If you throw out old paper scraps, you’ll never be able to make this mobile or this taco:

And all these fun projects made of found objects can later lead to confidence in drawing original pictures:

By Alex, age 8, oil pastels

If you have this “Fear of Wasting an Opportunity” syndrome, take heart. There are worse things to suffer from. But it also might dissipate with ages and stages of life.

My kids are grown up. I no longer teach art. I still recycle–more so by putting things in the recycle bin rather than the art closet. 

I no longer experience that same panic when things are marched to the wastebasket.

So maybe I’m over it. The other day I threw away a toothbrush and didn’t even hear it calling my name. Am I heartless? Have I lost some of my creative soul? 

I think not. Yes, I can finally let egg cartons, coffee filters, and pipe cleaners go more easily. But I think it’s because now I have other creative obsessions. 

More on them later!

Where do you stand on recycling stuff? Are there things you hang on to for a long time because you can put them to good use someday? Or do you easily get rid of things?  

I’d love to hear from you!

Ever musing,


9 thoughts on “Save the Toothbrushes!

  1. I’m guessing you already know my answer to that question, but I’ll reconsider the next time I have to throw out an egg carton now that I have grandkids in the house!

    1. I’m glad you’re open minded to the idea of hanging onto egg cartons! Just throw craft materials into a separate box for creative times.

  2. Hmmm. I have to limit what I hang on to. My allotted space is one closet for craft stuff. But I do save all kinds of boxes and milk cartons and spools and rubber bands and try to come up with some way to use them. When I taught nursery school before I married, I challenged myself to come up with crafts that didn’t use the expensive construction paper. It was fun!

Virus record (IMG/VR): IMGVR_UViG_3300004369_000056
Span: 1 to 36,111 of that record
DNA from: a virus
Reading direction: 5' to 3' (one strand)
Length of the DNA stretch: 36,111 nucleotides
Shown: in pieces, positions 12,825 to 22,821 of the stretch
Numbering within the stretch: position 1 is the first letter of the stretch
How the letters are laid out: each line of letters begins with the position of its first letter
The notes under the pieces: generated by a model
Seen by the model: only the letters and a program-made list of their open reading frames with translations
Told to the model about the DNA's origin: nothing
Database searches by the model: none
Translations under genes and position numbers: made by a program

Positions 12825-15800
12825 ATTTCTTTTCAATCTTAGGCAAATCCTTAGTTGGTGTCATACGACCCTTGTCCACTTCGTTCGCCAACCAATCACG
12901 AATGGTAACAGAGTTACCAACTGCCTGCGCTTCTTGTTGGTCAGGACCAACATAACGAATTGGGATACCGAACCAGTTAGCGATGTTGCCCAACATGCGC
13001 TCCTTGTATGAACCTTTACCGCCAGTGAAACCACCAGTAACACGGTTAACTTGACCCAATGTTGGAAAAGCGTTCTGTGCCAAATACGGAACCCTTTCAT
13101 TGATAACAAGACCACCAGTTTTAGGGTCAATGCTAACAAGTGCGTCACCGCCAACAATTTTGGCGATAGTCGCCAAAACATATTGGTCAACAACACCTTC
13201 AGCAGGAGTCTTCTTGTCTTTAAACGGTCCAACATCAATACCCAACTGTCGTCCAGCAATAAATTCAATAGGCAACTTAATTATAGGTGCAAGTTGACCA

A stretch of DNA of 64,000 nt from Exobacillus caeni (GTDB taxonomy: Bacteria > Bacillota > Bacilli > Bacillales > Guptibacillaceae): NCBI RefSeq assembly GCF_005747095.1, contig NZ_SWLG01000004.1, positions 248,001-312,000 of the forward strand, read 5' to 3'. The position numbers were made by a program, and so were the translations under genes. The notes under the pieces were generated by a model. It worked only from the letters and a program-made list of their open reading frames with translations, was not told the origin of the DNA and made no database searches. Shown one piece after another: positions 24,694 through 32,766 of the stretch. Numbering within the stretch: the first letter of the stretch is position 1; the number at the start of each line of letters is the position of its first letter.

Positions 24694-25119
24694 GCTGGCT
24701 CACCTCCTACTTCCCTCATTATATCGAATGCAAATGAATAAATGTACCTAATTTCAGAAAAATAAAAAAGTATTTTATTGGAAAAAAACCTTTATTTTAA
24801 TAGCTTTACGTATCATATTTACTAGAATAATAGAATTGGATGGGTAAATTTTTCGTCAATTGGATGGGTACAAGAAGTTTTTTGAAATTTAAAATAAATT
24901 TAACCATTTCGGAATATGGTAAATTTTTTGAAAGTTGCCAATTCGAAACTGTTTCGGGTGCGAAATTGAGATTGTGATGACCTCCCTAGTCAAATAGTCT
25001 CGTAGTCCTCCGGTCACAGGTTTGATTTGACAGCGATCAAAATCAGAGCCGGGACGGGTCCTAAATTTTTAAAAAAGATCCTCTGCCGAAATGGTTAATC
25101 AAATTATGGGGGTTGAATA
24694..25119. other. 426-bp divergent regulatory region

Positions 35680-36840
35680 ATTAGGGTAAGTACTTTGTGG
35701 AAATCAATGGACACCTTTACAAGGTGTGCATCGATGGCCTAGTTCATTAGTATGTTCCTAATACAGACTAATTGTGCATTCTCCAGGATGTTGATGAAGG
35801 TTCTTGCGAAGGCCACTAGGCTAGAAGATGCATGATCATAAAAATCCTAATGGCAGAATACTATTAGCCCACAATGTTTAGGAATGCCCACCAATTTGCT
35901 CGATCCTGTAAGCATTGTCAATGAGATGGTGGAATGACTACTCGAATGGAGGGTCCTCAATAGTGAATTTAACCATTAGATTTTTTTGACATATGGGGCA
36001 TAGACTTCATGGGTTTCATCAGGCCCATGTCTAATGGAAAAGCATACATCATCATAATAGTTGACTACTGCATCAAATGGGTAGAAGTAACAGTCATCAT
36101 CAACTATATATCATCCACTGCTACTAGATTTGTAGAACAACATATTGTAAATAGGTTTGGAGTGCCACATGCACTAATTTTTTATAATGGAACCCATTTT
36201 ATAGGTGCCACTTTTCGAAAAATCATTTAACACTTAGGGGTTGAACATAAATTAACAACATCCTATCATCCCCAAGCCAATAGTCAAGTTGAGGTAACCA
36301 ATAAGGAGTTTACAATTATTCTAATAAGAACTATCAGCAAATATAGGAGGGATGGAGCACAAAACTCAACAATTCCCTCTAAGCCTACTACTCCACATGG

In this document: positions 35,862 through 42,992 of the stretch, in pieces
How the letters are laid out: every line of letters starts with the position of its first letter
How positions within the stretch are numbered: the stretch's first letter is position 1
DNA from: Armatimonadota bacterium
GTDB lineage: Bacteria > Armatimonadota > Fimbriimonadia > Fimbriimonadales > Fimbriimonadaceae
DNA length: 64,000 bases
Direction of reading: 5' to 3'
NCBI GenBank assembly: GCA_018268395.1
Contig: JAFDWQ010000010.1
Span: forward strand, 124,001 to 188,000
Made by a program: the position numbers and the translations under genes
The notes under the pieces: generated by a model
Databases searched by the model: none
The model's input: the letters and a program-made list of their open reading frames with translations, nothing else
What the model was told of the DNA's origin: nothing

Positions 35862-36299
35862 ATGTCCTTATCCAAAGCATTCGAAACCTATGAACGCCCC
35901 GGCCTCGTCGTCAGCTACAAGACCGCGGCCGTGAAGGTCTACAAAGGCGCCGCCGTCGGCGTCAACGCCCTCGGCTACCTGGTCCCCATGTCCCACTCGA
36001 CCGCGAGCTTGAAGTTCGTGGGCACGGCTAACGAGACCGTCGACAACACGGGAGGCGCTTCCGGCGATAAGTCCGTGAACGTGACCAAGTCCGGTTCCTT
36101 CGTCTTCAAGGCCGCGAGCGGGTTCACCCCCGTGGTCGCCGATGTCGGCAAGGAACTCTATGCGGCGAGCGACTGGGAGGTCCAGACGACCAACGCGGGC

Great ideas here, by the way. We’ll have to try the can robots when my littles are a little older. They are still at the age when they can’t be trusted with glue—hot or otherwise!

  3. Oh man, I was a daycare provider for 10 plus years. And I could NEVER throw away or recycle anything. It was always a potential craft.
    I still keep certain things for my grandkids, but now I can part with lots of things recycling them.
    Your article resounded with me so much.

    1. Yes, it sounds like you can totally relate to the concept of hanging onto stuff! It’s a relief to be able to let some things go now.

  4. In this day and age of Marie Kondo, those of us who hang on to potential crafts are often called hoarders. But as a mom and elementary school teacher, I ignore them. It’s much easier to reuse something than have it go to some expensive facility where they may or may not recycle it. No, I don’t keep everything. But I have my favorite collections! (I admit I hadn’t thought of using a toothbrush for art. I usually thought of it as a cleaning utensil for those are to reach grout spaces. But I love the blue background for the leaves. Just might have to try that one soon 🙂 )

    1. Crafters are not necessarily hoarders, because they use (or plan on using) the materials they save. They save for a purpose, for creating. People who don’t create don’t usually understand this.

      Toothbrushes are very versatile! They’re great for cleaning grout as well as for making art!